California, despite its exit from the drought crisis, may witness brown lawns becoming the new norm, as a proposed state bill seeks to guard against water wastage by prohibiting companies and industrial areas from irrigating decorative lawns with potable water. This endeavor, AB-1572, finds its roots in a similar rule implemented in 2022, whereby commercial, industrial, and government agencies were barred from utilizing drinking water to maintain grass that regulatory bodies deemed non-functional or ornamental. The state legislature later extended this prohibition until June 2024.
The bill aims to engrave this regulation into permanence. Consequently, an expulsion of fresh water usage would transpire, impacting not just the right-of-ways but also the landscapes of strip malls, office parks, corporate campuses, and schools. With the objective of conserving water in mind, San Jose resident Williemina Godinez questions the necessity of water usage for unused lawns, emphasizing the urgent need for water-saving measures.
While proponents rally behind the notion, others contend that restrictions should cease in light of the state’s current water surplus. Michael Middleton of Morgan Hill opines that restraints on grass-oriented legislation could be relaxed, highlighting the aesthetic value attached to grass as a decorative element. Nonetheless, the bill would facilitate the continuation of watering by businesses via non-potable, recycled water, or the substitution of lawns with drought-resilient landscapes. Notably, residential lawns, parks, sports fields, and golf courses would remain unaffected, as would the watering of trees.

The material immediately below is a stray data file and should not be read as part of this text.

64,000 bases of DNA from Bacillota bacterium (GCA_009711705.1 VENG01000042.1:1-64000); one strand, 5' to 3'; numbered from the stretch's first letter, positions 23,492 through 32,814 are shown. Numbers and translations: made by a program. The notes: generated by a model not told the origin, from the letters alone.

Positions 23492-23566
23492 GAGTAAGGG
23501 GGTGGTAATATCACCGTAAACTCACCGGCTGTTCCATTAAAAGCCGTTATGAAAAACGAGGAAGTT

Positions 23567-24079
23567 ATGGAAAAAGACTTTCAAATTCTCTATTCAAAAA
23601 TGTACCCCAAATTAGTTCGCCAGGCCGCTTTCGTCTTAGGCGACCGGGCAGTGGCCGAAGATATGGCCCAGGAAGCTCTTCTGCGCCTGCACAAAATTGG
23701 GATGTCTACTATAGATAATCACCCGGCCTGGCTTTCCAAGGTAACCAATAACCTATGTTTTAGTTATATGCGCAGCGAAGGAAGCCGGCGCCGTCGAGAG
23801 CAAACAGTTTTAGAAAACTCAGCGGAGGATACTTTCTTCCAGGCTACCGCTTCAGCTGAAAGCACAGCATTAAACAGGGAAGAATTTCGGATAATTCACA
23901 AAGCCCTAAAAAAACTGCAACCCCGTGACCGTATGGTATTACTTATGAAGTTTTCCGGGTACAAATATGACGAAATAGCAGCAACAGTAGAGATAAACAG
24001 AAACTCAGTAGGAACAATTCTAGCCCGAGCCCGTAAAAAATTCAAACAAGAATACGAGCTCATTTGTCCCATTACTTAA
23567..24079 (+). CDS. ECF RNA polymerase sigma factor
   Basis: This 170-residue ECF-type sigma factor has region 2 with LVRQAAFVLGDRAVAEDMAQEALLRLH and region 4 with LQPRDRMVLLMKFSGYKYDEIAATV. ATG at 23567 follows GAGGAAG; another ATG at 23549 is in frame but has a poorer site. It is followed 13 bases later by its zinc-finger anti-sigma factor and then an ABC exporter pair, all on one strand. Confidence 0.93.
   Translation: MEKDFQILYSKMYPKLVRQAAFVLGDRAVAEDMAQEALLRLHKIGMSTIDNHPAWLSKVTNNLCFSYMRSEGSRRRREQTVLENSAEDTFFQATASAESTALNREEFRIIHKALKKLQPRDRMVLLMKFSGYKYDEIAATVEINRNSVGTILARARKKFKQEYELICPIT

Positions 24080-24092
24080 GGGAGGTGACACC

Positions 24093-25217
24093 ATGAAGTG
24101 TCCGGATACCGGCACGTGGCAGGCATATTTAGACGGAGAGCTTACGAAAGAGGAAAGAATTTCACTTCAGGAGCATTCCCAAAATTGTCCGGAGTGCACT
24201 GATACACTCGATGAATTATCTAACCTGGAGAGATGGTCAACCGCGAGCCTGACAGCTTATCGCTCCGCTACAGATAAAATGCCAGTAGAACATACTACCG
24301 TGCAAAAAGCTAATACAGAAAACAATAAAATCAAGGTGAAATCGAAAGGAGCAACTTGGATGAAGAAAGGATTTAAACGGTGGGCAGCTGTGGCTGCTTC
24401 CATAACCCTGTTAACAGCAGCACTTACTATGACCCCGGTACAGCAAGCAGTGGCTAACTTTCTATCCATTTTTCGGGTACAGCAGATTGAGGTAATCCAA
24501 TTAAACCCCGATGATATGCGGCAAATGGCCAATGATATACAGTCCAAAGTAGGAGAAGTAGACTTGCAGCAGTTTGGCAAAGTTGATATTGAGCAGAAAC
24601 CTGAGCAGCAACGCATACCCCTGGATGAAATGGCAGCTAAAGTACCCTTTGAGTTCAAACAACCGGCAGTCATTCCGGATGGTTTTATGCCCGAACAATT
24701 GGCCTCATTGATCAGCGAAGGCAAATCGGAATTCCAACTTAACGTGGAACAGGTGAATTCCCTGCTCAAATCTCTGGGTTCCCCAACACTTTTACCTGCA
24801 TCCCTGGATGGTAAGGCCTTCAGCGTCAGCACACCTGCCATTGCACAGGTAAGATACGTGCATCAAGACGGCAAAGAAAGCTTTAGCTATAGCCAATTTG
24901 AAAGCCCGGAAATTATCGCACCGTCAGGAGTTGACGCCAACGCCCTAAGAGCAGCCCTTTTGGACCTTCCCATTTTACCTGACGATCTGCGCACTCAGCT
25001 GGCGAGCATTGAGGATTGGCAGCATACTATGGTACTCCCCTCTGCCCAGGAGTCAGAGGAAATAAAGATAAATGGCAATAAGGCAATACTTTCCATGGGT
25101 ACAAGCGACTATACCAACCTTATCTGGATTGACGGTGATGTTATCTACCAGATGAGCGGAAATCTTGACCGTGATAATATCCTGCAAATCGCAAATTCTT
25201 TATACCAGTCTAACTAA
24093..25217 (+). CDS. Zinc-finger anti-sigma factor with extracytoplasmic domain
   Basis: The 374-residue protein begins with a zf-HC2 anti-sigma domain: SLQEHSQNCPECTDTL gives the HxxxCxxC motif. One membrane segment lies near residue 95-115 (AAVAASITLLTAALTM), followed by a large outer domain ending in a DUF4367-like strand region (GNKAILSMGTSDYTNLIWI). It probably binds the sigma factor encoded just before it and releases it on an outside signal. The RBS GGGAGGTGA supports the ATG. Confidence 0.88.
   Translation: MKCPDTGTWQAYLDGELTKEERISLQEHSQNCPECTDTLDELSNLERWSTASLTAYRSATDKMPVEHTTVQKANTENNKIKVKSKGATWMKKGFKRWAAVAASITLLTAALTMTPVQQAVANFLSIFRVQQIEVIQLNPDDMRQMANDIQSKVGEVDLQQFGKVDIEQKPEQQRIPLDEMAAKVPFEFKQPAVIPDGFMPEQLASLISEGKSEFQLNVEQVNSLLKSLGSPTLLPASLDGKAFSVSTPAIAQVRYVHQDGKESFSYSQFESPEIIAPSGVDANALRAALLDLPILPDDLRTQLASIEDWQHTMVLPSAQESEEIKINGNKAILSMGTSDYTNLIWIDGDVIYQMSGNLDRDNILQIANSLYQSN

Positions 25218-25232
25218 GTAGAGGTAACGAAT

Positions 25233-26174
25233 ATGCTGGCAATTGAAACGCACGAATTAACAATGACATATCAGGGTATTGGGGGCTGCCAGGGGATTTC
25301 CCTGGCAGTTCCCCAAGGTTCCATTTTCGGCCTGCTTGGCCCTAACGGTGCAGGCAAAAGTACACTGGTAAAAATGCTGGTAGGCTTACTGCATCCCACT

The bill garnered support from the Santa Clara Valley Water District, with Matt Keller, a spokesperson for Valley Water, emphasizing the logicality of its implementation, especially in the face of the region’s increasingly hot and arid climate. Keller highlights the historical context of the state’s water scarcity issues, mentioning the severe drought experienced just a few years ago. Acknowledging the inevitability of another drought, the district is offering businesses rebates of up to $100,000 to encourage the transition away from non-functional lawns, recognizing the necessity for impending changes.
With its successful passage through the Assembly, AB-1572 now journeys towards the Senate. Should the bill evolve into law, the bans would be gradually phased in by 2027, ensuring ample time for affected entities to adapt and conform to the new legislation.